What's the sensitivity of Ligo?

David Gumina
David Gumina
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Topic 191880

How far out can it detect black hole mergers? and has it continued increasing it's sensitivity? Apart from Ligo 2, does Ligo continue to improve?

debugas
debugas
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What's the sensitivity of Ligo?

when i started crunching about a year and a half ago i was crunching S3 workunits and now we are crunching running S5

The sensitivity of LIGO was increasing each time switching first from S3 to S4 and then from S4 to S5. Now as far as i understand S5 is the data that has the originally projected sensitivity level for LIGO

Mike Hewson
Mike Hewson
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RE: How far out can it

Quote:
How far out can it detect black hole mergers? and has it continued increasing it's sensitivity?


That would 'depend', but it would seem to be about 45 million light years. See here.
Cheers, Mike.

I have made this letter longer than usual because I lack the time to make it shorter. Blaise Pascal

David Gumina
David Gumina
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So there won't be any

So there won't be any increases in sensitivity until Advanced LIGO then?

Thanks Mike. Had a look at LIGO's logs and the Inspiral Range is around 14-15 Mpc if I read it correctly.

Mike Hewson
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RE: So there won't be any

Message 47349 in response to message 47348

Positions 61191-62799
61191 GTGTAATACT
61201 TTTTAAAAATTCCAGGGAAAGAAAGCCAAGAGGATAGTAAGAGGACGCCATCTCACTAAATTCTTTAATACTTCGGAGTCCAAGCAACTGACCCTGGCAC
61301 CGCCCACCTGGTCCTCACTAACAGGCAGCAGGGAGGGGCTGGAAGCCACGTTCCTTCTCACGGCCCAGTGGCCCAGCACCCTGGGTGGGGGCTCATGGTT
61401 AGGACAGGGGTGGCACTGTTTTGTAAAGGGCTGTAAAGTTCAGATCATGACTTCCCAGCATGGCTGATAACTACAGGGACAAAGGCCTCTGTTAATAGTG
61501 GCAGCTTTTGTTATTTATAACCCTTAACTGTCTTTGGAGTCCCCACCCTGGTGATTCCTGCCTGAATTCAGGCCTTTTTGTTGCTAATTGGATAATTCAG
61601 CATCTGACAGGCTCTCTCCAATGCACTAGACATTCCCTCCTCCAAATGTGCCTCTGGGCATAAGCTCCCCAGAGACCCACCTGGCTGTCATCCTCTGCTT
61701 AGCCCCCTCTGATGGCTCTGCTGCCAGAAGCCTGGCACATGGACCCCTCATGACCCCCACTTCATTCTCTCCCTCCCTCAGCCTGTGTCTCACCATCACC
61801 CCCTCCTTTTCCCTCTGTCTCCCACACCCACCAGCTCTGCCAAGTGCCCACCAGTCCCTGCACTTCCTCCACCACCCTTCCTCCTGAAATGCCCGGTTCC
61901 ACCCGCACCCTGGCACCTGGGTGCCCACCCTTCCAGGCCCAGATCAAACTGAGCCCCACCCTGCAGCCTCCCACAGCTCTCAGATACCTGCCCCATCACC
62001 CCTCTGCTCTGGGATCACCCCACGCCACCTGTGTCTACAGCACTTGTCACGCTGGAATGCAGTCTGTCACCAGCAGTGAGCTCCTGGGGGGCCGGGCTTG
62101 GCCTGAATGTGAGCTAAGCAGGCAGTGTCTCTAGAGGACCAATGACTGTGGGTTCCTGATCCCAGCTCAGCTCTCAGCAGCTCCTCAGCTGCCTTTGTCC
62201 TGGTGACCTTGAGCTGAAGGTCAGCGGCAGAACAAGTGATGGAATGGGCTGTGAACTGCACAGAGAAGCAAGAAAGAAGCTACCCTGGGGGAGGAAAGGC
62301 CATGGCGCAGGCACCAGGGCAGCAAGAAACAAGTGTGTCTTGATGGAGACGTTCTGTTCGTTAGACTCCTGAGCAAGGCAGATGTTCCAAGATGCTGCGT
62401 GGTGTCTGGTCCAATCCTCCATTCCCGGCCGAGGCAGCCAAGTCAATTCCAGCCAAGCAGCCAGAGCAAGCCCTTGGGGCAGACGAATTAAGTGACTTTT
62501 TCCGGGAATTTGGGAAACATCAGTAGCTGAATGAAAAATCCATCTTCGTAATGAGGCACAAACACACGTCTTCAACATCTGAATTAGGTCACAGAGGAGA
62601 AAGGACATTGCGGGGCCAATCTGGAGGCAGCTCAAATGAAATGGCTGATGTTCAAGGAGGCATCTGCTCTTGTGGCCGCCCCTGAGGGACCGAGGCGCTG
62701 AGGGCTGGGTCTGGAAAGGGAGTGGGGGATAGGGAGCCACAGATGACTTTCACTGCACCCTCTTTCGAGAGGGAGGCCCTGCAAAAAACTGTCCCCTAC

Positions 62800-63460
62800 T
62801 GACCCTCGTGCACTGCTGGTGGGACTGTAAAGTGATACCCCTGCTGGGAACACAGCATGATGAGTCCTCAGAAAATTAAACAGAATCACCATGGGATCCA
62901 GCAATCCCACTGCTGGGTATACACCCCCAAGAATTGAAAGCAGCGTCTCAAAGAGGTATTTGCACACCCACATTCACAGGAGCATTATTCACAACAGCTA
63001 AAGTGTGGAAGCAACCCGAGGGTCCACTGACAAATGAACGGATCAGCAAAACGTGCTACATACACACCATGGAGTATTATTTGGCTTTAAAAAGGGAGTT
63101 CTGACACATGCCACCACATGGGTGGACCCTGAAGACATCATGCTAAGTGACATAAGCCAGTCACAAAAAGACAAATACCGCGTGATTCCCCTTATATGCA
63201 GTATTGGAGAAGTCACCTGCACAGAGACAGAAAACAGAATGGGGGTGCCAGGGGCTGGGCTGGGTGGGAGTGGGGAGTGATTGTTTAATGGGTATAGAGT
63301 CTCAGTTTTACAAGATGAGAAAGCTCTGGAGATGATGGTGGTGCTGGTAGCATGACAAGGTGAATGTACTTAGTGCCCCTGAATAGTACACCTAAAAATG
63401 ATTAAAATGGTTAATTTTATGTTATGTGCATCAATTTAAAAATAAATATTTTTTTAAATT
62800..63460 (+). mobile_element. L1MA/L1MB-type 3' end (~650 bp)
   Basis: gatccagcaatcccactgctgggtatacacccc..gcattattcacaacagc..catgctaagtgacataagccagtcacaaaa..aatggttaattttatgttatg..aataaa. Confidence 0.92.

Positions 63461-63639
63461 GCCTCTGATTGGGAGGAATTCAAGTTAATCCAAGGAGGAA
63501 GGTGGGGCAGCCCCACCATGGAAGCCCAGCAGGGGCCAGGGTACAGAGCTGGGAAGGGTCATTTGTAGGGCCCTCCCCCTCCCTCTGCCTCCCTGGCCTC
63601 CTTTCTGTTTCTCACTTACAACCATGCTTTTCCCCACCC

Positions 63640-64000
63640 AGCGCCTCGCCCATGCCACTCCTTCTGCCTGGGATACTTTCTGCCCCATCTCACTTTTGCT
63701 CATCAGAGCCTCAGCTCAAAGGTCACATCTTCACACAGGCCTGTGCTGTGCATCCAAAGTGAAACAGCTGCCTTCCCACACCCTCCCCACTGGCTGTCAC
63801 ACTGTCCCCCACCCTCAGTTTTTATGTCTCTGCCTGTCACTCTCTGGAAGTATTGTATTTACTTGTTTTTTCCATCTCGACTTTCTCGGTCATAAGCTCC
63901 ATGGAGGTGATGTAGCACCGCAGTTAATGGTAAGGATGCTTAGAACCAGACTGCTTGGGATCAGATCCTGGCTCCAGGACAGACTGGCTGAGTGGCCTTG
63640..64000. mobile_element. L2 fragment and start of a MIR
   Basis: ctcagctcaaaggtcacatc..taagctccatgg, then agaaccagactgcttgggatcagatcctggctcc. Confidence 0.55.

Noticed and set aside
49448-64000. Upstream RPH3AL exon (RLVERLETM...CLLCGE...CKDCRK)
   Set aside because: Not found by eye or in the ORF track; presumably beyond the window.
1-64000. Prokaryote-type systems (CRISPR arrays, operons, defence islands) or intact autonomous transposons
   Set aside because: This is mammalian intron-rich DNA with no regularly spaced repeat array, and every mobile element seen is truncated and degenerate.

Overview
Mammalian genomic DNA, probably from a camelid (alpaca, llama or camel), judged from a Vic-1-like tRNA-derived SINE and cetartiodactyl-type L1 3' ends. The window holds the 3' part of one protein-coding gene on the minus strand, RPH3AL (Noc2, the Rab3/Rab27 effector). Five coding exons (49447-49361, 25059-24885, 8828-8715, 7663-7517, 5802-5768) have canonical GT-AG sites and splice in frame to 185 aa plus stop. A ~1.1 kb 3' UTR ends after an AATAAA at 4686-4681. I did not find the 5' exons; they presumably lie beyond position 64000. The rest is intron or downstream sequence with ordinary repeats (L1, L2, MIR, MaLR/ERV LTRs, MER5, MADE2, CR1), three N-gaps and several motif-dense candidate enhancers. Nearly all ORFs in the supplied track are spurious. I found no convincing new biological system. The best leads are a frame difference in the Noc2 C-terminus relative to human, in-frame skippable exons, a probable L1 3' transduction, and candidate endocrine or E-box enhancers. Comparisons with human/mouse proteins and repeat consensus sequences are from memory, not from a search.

Quote:
So there won't be any increases in sensitivity until Advanced LIGO then?


No major leaps in sensitivity 'til then. It's currently running at the design spec, give or take a tad. A major focus is keeping the LIGO's up & locked simultaneously for as large a fraction of the time as possible.

Quote:
Thanks Mike. Had a look at LIGO's logs and the Inspiral Range is around 14-15 Mpc if I read it correctly.

Yes, the correct multiplier is about 3.26 light years to the parsec ..... :-)
That figure is based upon a 'standard' inspiral event - I'll see if I can find out more exactly how that is defined.
Cheers, Mike.

I have made this letter longer than usual because I lack the time to make it shorter. Blaise Pascal

Ben Owen
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Hi folks, S5 has hit (or

Hi folks,

S5 has hit (or even slightly exceeded) the design sensitivity. It is staying that way for another year or so. Advanced LIGO (what you are calling LIGO 2) will have strain noise improved by a factor of about 10, but it won't get fully running for the better part of a decade. In the meantime there may be a small upgrade of about a factor of 2 in strain.

The range figure you see in the logs is for an optimally oriented binary with an amplitude signal-to-noise ratio of 8 (after matched filtering). Both objects in the binary are assumed to be 1.4 times as massive as the sun, which is a typical mass for neutron stars.

The range for black holes is trickier. It depends on the masses. While neutron stars don't deviate too much from 1.4 solar masses, black holes have been measured to be much heavier and cover a range of masses. If the sum of the two masses is up to about 20 solar masses, the range (for fixed signal-to-noise) goes up roughly as the 5/3 power of the total mass. But then it starts going down again as you increase the mass, because the merger cuts off at a lower frequency (inversely proportional to total mass) and eventually goes out of LIGO's frequency band altogether.

The technical article on the S2 black hole search is here. It was written for other physicists rather than a general audience, but the section on target sources is relatively free of equations and jargon and is related to your question.

Hope this helps,

Ben

Mike Hewson
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RE: Hi folks ....... Hope

Message 47351 in response to message 47350

Quote:
Hi folks ....... Hope this helps,
Ben


Indeed it does! Thanks for that, and the link :-)
Cheers, Mike.

I have made this letter longer than usual because I lack the time to make it shorter. Blaise Pascal

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